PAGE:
Out In the Cold

This winter, it’s cold outside. Hopefully not cold inside.

Sometimes cold is of our own making. A friend of mine isn’t the best at handling his finances. So when he drove to another state to spend the holidays with family, he tucked his gas bill into his back pocket to mail along the way. And left it in his pocket. For two weeks.

He returned home Saturday night to a cold apartment and had to wait until Monday to get his heat turned back on.

He was in the cold – literally! His fan would click on, but the fan was only circulating the cold air inside, which didn’t warm him at all. And when he took a shower, it was very quick, since there was no hot water.

His freezing situation was of his own making.

But sometimes, we’re in the cold through no fault of our own.

Being “in the cold” means being excluded, ignored, or forgotten. It’s being neglected by others who will not allow you to share the friendliness and warmth of their activity or relationship. It’s being alone – totally alone.

Two of my family members have removed themselves from my life, simply because they were offended by something they mistakenly think I did or said. I have no idea what, since they quit talking to me. But, as far as they’re concerned, I’m in the cold – excluded, ignored, and forgotten.

Except I haven’t forgotten the relationships we once had, the love and fun we shared. I felt free to be me, to share, to talk openly in their unconditional love. But I must have said or done something that offended them and their love is no longer extended to me.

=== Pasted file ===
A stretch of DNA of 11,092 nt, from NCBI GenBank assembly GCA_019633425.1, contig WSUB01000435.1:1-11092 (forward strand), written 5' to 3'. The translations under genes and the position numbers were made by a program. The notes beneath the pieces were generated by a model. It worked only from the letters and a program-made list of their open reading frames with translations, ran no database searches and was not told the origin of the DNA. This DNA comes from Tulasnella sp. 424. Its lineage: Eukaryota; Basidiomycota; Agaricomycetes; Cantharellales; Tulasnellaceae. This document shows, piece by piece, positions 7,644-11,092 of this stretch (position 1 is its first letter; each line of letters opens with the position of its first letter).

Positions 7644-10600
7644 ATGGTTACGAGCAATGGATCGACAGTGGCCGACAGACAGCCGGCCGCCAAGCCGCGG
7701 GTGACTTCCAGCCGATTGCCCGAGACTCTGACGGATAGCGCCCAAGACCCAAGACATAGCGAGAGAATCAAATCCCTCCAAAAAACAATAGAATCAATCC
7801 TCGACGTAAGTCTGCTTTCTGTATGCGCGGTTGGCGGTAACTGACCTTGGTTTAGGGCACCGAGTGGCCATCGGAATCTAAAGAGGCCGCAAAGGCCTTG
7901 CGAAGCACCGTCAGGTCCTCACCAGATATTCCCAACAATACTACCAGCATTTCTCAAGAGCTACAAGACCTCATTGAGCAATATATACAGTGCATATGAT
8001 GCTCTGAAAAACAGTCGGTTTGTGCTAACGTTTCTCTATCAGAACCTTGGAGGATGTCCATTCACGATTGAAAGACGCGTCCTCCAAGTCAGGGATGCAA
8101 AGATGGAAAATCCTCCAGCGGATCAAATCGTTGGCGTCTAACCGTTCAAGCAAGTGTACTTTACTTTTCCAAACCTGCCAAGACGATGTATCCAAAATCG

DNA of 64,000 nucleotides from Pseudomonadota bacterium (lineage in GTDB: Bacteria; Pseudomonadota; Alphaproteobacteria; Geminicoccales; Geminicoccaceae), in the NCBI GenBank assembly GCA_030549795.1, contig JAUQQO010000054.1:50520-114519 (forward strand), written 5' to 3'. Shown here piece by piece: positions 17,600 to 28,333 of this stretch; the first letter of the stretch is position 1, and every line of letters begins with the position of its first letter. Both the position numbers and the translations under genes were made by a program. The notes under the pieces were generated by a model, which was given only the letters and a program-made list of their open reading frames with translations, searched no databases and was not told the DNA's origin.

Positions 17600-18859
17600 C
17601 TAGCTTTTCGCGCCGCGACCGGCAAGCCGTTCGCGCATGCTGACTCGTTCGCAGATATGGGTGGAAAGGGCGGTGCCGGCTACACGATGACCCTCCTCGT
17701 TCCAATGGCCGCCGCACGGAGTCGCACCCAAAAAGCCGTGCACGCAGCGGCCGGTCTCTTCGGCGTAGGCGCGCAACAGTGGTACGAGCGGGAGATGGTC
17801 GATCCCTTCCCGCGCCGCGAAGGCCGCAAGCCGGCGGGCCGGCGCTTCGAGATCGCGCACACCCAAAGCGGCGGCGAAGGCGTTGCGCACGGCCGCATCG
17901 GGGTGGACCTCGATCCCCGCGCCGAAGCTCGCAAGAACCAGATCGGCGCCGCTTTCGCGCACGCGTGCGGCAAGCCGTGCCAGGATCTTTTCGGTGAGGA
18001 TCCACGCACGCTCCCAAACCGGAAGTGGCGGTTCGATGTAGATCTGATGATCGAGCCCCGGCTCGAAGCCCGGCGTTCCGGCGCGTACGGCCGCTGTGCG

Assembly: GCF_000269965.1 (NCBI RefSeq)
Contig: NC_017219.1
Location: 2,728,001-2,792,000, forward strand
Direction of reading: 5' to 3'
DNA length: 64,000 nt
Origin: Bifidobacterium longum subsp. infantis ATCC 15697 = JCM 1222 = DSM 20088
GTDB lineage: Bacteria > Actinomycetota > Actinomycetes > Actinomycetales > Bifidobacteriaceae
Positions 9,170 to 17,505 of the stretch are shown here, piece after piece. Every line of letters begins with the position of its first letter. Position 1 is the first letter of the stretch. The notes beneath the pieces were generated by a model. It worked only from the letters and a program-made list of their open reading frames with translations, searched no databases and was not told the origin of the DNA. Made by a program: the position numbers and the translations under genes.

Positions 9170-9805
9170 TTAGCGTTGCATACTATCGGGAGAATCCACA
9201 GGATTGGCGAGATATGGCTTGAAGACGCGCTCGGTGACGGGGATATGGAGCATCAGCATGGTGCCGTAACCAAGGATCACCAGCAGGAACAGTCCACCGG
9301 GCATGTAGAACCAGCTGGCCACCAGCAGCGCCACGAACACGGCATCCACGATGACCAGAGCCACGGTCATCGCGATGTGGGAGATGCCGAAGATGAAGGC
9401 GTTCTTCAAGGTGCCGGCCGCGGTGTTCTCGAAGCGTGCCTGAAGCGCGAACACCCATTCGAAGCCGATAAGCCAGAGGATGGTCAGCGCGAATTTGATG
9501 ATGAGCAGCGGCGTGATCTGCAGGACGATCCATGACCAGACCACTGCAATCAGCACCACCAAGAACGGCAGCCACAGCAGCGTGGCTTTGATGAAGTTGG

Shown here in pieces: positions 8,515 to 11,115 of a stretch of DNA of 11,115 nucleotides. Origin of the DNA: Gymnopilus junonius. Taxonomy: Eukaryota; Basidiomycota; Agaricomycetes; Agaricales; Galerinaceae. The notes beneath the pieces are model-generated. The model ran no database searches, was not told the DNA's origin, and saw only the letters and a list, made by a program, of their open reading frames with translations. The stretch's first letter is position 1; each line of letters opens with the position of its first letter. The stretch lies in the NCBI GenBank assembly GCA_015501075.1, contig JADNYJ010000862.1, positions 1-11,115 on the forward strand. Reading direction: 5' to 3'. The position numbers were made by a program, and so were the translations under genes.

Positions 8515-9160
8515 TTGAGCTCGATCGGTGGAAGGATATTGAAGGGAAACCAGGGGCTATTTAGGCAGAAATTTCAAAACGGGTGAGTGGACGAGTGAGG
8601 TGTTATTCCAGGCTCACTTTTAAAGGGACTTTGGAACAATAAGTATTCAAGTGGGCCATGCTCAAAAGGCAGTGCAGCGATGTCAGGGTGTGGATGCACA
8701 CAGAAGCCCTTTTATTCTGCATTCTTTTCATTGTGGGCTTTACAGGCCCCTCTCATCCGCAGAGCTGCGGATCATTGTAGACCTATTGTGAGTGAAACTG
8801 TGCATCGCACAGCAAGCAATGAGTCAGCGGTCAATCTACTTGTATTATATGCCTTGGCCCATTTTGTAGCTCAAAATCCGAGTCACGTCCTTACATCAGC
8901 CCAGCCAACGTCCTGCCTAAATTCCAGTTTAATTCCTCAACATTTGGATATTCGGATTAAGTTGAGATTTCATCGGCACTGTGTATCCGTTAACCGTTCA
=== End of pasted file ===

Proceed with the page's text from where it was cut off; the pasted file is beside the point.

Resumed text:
I’ve tried to apologize for whatever it is they think I’ve done, but to no avail. They continue to be angry and refuse to forgive me, so I’m still excluded from their lives. Well, maybe that’s not so terrible, as they are habitually angry. Life is too short to waste it dealing with negative people and I’ve learned to live without them.

What about you? Have you turned your back on someone who was once close to you? Did you explain what was bothering you and give them a chance to set it right? Maybe a new year is a time for a new relationship.

If you’ve put someone in the cold, maybe you could warm up to them and welcome them back into your good graces. An apology would go far in rebuilding those bridges you thought you’d burned. And humility might look good on you.

Or maybe you’re the one on the outside, getting the cold shoulder and being blocked on social media. You may have warm memories like I have, so it could be time to extend an olive branch or eat humble pie and ask forgiveness.

Try one more time to apologize for whatever it is the other person believes you’re guilty of. Maybe sending a fruit basket or taking them a Bundt cake would make it easier. Be sincere in whatever you say. Of course, being honest about your feelings makes it easier to be sincere.

But if the other person is nasty, negative, or critical all the time, it may be in your best interest to let them keep you in the cold, out of their reach. I’ve done that with several people, and life is much calmer without them.

A new year brings a chance for a fresh start. Maybe you could spend the rest of the year basking in the renewed relationship you thought you had lost forever. Or take time to cultivate new friends who will love you, support you, and make your life better.

It’s a new year – and time for new or renewed relationships.

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